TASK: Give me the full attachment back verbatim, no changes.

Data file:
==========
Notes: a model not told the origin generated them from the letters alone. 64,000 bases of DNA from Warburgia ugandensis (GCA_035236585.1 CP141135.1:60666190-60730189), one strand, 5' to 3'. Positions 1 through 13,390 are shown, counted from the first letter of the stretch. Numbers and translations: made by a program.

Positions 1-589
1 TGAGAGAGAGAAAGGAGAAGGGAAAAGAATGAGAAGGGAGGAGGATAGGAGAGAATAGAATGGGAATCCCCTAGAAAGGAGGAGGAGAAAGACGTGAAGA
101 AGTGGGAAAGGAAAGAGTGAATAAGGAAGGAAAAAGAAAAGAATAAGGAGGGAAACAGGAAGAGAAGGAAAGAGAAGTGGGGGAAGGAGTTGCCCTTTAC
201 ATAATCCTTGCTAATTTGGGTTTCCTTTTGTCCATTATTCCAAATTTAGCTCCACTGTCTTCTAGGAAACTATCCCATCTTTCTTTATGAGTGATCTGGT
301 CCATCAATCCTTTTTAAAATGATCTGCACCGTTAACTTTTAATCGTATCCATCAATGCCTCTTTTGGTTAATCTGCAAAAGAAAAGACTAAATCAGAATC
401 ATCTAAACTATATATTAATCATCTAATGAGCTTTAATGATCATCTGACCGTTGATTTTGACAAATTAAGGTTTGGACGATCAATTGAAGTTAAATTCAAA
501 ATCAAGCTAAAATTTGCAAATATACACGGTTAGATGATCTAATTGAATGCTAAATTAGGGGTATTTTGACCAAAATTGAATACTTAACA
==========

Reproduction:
Notes: a model not told the origin generated them from the letters alone. 64,000 bases of DNA from Warburgia ugandensis (GCA_035236585.1 CP141135.1:60666190-60730189), one strand, 5' to 3'. Positions 1 through 13,390 are shown, counted from the first letter of the stretch. Numbers and translations: made by a program.

Positions 1-589
1 TGAGAGAGAGAAAGGAGAAGGGAAAAGAATGAGAAGGGAGGAGGATAGGAGAGAATAGAATGGGAATCCCCTAGAAAGGAGGAGGAGAAAGACGTGAAGA
101 AGTGGGAAAGGAAAGAGTGAATAAGGAAGGAAAAAGAAAAGAATAAGGAGGGAAACAGGAAGAGAAGGAAAGAGAAGTGGGGGAAGGAGTTGCCCTTTAC
201 ATAATCCTTGCTAATTTGGGTTTCCTTTTGTCCATTATTCCAAATTTAGCTCCACTGTCTTCTAGGAAACTATCCCATCTTTCTTTATGAGTGATCTGGT
301 CCATCAATCCTTTTTAAAATGATCTGCACCGTTAACTTTTAATCGTATCCATCAATGCCTCTTTTGGTTAATCTGCAAAAGAAAAGACTAAATCAGAATC
401 ATCTAAACTATATATTAATCATCTAATGAGCTTTAATGATCATCTGACCGTTGATTTTGACAAATTAAGGTTTGGACGATCAATTGAAGTTAAATTCAAA
501 ATCAAGCTAAAATTTGCAAATATACACGGTTAGATGATCTAATTGAATGCTAAATTAGGGGTATTTTGACCAAAATTGAATACTTAACA